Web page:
If you suffer from weak, shallow upper pectorals, this workout may be the perfect remedy.
Consider it the curse of the bench press: The popularity of benching through the ages has resulted in countless aspiring bodybuilders with large, meaty middle pecs, topped by a lagging upper chest.
If this describes you, not to worry. There is a fix, in the form of a training strategy aimed at adding size, thickness and definition to the upper chest area. It just requires a change of strategy, and a willingness to push yourself, lifting heavy and maximizing your intensity in every workout.
First, a quick review. The pectorals are fan-shaped muscles on each side of your upper torso. For training purposes, it’s helpful to consider them as three different areas: the upper, middle and lower pecs, which all can be emphasized depending on your exercise selection. As you’d intuitively expect, incline movements hit the upper, flat-bench moves target the middle, and decline exercises emphasize the lower.
One common mistake is trying to do too much when training chest. This happens when you’re only hitting pecs once per week, cramming in incline, flat and decline pressing moves into that one session. Do that, and you may be limiting your body’s ability to develop.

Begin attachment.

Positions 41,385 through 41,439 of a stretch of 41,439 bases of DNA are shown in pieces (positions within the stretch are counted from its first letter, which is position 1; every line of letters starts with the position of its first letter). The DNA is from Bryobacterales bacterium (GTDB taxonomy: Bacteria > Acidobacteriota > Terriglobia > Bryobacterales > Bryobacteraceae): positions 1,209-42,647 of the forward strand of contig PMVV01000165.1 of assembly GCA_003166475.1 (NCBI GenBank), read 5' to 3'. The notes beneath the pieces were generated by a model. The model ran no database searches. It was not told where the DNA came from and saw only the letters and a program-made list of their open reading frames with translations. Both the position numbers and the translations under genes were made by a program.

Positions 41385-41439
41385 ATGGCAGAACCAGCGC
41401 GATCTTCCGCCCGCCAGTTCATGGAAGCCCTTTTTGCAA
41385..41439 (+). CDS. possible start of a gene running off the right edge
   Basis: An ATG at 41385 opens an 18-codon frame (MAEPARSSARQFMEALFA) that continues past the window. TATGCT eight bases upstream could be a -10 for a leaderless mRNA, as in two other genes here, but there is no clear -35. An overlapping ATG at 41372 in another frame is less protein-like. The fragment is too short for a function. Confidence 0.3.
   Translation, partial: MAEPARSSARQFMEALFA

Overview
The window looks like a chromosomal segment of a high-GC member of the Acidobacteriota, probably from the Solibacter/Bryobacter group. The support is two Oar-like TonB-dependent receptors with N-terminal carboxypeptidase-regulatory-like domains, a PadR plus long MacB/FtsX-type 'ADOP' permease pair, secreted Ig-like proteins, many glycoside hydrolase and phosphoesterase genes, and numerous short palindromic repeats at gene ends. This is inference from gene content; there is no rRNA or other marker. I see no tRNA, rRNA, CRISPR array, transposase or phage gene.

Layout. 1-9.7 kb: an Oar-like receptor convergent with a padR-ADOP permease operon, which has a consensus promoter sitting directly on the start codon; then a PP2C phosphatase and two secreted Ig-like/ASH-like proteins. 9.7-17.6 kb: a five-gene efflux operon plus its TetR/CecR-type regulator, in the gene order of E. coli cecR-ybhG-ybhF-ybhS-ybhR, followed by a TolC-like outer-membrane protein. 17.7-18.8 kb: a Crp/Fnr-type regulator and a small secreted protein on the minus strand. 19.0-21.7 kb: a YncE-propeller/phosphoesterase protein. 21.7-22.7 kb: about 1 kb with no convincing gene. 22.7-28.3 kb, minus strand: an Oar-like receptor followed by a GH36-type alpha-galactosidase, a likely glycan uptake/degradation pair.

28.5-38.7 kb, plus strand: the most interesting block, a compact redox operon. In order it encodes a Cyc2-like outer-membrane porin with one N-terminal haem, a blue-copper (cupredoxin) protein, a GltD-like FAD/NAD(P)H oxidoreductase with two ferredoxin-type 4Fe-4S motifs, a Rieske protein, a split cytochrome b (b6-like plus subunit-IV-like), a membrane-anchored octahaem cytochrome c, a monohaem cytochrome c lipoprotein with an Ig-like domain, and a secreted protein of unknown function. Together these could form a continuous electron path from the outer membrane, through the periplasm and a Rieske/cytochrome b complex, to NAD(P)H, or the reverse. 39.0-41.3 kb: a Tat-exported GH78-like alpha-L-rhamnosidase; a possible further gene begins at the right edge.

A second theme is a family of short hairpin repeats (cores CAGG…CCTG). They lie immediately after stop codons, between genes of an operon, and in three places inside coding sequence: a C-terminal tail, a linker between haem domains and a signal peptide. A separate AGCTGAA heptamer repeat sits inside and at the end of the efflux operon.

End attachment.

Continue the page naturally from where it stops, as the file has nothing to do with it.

That’s where an upper-leaning program comes in handy. Try splitting your chest workouts into two sessions, starting the week with the following upper-chest workout, then coming back three or so days later for a session populated by flat and decline-based exercises.
The following upper-pec workout starts out with the incline bench, since the start of your session is when you’re strongest and best able to recruit the “fast-twitch” muscle fibers — responsible for your short bursts of strength, those are the type that have the potential to grow the biggest and strongest.
Push as much weight as possible for the regular incline bench, pyramiding up the weight each set, down to three reps on the last set. The rest of the program includes supersets (two exercises done back to back with no rest in between), while the final movement is a reverse-grip incline bench press. Go to muscle failure with this exercise, which has been shown in research to hit up to 30 percent more of the upper-pec muscle fibers than any other barbell, dumbbell or machine incline option. It’s a killer finisher that will ensure your upper chest has no choice but to step up and grow.
|Barbell Incline Press||8||25, 20, 15, 12, 10, 8, 6, 3|
|Dumbbell Incline Presssuperset with||3||6|
|Dumbbell Incline Flye||3||10|
|High Cable Crossoversuperset with||3||12|
|High Cable Chest Press||3||12|
|Reverse-Grip Incline Barbell Press||1||30|